Session Type

Short and Tweet

Room

PAB 148

Start Date

9-7-2013 3:00 PM

Keywords

academic misconduct, prevalence, short and long answer tests

Primary Threads

Evaluation of Learning

Abstract

Many senior level science courses employ short and long answer testing style whereby students can have their test re-graded if they feel they were inaccurately assessed. The integrity of this type of system has been questioned over reports that students may alter their test before handing it back in for re-grading. We designed a study to objectively quantify the prevalence of this type of academic misconduct. Eleven third and fourth year science courses (class sizes: 63-468 students) that used a written testing style and allowed these tests to be re-graded were chosen for the study. All course midterm tests were graded and scanned before they were returned to the students, and then re-scanned if they were submitted for re-grading. The tests were then compared to determine if the answers had been altered. Ethical approval for this study was obtained to allow the study to be performed without informed consent to ensure the validity of the results. Further analysis will determine if there is a correlation between those that cheat and their test grade, their major, and their sex as well as observing how they are cheating. A comprehensive analysis of the all courses will help elucidate the context that incites students to commit academic misconduct. Understanding the prevalence of this cheating strategy, how students supplement their tests and the circumstances that provoke students to cheat will help us determine the integrity of this testing style, and inform us on how to deter this activity in the future.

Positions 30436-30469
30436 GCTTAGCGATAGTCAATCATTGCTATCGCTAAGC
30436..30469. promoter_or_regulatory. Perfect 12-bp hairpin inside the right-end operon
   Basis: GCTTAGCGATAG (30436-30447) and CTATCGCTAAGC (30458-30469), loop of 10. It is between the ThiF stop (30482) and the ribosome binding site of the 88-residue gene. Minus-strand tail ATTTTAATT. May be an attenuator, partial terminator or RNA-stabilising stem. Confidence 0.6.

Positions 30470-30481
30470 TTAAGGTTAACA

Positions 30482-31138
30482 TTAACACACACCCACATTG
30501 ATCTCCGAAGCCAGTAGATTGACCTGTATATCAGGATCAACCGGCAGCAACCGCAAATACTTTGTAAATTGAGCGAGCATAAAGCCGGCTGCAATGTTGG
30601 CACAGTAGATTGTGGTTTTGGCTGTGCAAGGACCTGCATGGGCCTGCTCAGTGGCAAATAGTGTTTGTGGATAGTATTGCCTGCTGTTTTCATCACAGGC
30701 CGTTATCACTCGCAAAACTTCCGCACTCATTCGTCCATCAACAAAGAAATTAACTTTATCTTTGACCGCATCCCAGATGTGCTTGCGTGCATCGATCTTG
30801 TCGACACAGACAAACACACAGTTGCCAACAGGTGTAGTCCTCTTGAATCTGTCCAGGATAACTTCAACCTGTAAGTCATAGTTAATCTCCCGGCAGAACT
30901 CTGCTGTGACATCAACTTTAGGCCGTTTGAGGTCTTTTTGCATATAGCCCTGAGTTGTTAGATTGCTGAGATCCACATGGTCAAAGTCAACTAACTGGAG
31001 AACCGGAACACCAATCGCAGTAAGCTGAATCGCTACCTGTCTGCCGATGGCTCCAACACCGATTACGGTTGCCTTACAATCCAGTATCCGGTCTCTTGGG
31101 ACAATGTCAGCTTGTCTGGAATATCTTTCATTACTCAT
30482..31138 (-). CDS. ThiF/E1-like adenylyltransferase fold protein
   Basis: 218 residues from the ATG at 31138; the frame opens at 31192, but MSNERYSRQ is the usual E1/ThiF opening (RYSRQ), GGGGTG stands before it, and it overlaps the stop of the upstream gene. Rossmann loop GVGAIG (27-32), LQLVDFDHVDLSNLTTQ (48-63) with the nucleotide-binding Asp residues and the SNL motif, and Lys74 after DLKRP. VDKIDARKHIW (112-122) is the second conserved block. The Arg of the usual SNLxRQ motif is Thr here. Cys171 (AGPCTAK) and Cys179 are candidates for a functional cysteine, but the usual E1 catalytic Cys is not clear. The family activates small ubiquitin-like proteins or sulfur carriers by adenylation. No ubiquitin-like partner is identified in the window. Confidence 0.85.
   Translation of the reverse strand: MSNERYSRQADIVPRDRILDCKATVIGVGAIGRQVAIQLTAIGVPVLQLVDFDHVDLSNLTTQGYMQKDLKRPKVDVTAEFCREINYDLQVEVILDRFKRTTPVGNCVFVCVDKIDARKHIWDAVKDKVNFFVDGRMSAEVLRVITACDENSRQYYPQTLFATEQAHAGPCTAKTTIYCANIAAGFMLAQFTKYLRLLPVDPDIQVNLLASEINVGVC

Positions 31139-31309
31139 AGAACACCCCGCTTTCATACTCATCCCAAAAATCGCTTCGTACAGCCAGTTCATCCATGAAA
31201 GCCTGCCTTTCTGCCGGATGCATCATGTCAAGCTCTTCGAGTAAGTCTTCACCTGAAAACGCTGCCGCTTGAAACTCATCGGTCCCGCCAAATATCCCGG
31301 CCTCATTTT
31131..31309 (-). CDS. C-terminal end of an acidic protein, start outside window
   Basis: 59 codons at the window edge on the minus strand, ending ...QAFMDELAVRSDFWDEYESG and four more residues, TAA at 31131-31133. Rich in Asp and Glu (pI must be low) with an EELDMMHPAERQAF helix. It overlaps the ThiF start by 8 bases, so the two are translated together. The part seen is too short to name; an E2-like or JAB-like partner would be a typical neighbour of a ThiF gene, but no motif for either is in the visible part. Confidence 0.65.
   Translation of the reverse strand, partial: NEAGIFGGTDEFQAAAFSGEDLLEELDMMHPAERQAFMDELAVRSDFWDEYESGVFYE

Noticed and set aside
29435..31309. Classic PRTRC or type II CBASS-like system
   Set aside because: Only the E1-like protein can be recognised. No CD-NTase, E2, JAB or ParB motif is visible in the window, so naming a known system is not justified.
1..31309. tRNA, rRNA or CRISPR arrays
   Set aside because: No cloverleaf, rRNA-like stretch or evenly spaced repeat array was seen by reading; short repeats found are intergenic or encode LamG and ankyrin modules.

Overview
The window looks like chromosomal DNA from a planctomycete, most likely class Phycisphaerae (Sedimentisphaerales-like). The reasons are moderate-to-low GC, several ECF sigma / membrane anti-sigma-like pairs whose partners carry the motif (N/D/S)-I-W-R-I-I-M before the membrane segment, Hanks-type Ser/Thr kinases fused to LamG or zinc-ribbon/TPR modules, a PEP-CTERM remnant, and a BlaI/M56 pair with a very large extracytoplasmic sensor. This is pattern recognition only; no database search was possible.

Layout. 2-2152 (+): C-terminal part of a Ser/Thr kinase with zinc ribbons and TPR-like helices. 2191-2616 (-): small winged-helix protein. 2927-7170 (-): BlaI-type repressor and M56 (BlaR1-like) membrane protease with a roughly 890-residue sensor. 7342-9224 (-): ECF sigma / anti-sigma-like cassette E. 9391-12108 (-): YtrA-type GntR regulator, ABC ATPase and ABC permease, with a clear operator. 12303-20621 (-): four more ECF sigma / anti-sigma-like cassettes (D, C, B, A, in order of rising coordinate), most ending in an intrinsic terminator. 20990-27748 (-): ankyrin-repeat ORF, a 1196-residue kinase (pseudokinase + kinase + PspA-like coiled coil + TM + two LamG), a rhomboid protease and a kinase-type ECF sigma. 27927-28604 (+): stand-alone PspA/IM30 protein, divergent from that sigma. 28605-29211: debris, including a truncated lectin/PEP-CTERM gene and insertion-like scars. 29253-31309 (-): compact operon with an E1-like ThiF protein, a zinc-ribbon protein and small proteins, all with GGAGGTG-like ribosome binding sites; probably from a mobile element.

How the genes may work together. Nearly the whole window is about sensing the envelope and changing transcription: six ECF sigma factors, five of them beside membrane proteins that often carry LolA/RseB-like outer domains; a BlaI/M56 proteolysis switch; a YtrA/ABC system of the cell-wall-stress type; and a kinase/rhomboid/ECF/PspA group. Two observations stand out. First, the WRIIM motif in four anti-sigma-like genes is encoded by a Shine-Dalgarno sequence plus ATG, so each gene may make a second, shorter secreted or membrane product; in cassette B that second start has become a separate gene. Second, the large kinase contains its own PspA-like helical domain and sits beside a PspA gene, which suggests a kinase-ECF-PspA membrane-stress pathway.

Media Format

flash_audio


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Jul 9th, 3:00 PM

More integrity and less academic misconduct: The prevalence of academic misconduct during test re-grading of short and long answer tests

PAB 148

Many senior level science courses employ short and long answer testing style whereby students can have their test re-graded if they feel they were inaccurately assessed. The integrity of this type of system has been questioned over reports that students may alter their test before handing it back in for re-grading. We designed a study to objectively quantify the prevalence of this type of academic misconduct. Eleven third and fourth year science courses (class sizes: 63-468 students) that used a written testing style and allowed these tests to be re-graded were chosen for the study. All course midterm tests were graded and scanned before they were returned to the students, and then re-scanned if they were submitted for re-grading. The tests were then compared to determine if the answers had been altered. Ethical approval for this study was obtained to allow the study to be performed without informed consent to ensure the validity of the results. Further analysis will determine if there is a correlation between those that cheat and their test grade, their major, and their sex as well as observing how they are cheating. A comprehensive analysis of the all courses will help elucidate the context that incites students to commit academic misconduct. Understanding the prevalence of this cheating strategy, how students supplement their tests and the circumstances that provoke students to cheat will help us determine the integrity of this testing style, and inform us on how to deter this activity in the future.